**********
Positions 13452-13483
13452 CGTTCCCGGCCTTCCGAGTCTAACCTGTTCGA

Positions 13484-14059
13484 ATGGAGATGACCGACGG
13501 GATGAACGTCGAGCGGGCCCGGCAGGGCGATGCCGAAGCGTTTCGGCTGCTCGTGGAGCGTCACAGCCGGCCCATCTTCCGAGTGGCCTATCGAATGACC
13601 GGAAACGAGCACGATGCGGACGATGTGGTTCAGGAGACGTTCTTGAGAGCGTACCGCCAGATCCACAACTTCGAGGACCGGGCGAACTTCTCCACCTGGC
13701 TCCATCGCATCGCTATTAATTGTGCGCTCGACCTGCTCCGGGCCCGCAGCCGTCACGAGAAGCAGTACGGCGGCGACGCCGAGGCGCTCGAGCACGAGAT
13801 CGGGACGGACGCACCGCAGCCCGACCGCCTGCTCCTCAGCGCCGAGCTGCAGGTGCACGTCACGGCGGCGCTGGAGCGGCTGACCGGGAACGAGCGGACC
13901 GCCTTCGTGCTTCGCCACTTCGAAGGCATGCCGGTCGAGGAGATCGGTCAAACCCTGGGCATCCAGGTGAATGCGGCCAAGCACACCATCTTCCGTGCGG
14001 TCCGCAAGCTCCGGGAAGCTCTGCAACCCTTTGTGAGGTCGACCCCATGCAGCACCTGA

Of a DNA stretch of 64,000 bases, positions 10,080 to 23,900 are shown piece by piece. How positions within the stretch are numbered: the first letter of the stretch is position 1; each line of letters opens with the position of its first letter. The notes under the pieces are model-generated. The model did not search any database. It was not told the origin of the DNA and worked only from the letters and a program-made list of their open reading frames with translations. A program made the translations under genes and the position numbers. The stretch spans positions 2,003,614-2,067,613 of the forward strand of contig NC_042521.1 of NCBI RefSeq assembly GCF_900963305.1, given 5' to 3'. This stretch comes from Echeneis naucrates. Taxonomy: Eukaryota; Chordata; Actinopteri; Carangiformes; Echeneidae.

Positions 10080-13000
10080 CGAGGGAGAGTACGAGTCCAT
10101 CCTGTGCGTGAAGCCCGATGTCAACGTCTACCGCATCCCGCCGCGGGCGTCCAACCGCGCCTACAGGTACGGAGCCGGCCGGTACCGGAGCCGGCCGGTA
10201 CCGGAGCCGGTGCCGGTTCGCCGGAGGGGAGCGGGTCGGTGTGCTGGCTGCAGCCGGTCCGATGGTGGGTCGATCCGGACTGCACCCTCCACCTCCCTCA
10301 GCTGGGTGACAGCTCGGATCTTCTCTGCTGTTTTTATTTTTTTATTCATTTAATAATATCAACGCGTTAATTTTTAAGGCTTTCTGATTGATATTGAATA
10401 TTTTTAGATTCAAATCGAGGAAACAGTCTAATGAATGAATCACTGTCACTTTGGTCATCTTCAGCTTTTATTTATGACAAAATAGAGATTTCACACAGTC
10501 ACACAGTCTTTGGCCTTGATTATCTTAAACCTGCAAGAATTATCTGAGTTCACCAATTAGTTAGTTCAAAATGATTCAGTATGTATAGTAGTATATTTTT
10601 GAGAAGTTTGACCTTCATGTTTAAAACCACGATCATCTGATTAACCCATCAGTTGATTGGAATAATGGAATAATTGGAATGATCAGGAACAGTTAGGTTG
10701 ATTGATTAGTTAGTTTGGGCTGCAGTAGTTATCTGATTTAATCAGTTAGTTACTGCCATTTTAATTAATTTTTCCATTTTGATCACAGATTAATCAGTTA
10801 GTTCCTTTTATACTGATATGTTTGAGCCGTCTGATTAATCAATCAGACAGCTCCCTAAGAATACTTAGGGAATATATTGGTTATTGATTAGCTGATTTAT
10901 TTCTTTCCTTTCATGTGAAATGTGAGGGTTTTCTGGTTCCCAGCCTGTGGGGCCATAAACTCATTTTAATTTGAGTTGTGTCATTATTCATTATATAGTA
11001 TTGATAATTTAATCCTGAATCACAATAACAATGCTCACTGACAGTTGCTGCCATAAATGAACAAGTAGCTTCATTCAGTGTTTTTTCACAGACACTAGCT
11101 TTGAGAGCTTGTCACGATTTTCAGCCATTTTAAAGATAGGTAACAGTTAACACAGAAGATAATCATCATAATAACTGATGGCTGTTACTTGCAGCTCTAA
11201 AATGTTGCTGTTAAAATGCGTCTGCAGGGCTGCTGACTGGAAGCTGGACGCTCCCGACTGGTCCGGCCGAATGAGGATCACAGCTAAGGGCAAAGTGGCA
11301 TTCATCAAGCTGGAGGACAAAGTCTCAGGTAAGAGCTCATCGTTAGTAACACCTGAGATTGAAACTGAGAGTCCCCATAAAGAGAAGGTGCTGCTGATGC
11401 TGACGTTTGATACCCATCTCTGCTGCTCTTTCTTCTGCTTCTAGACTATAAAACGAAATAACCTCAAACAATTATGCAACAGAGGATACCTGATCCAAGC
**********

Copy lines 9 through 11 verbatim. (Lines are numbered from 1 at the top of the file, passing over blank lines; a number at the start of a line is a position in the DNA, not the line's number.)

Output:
13901 GCCTTCGTGCTTCGCCACTTCGAAGGCATGCCGGTCGAGGAGATCGGTCAAACCCTGGGCATCCAGGTGAATGCGGCCAAGCACACCATCTTCCGTGCGG
14001 TCCGCAAGCTCCGGGAAGCTCTGCAACCCTTTGTGAGGTCGACCCCATGCAGCACCTGA

Of a DNA stretch of 64,000 bases, positions 10,080 to 23,900 are shown piece by piece. How positions within the stretch are numbered: the first letter of the stretch is position 1; each line of letters opens with the position of its first letter. The notes under the pieces are model-generated. The model did not search any database. It was not told the origin of the DNA and worked only from the letters and a program-made list of their open reading frames with translations. A program made the translations under genes and the position numbers. The stretch spans positions 2,003,614-2,067,613 of the forward strand of contig NC_042521.1 of NCBI RefSeq assembly GCF_900963305.1, given 5' to 3'. This stretch comes from Echeneis naucrates. Taxonomy: Eukaryota; Chordata; Actinopteri; Carangiformes; Echeneidae.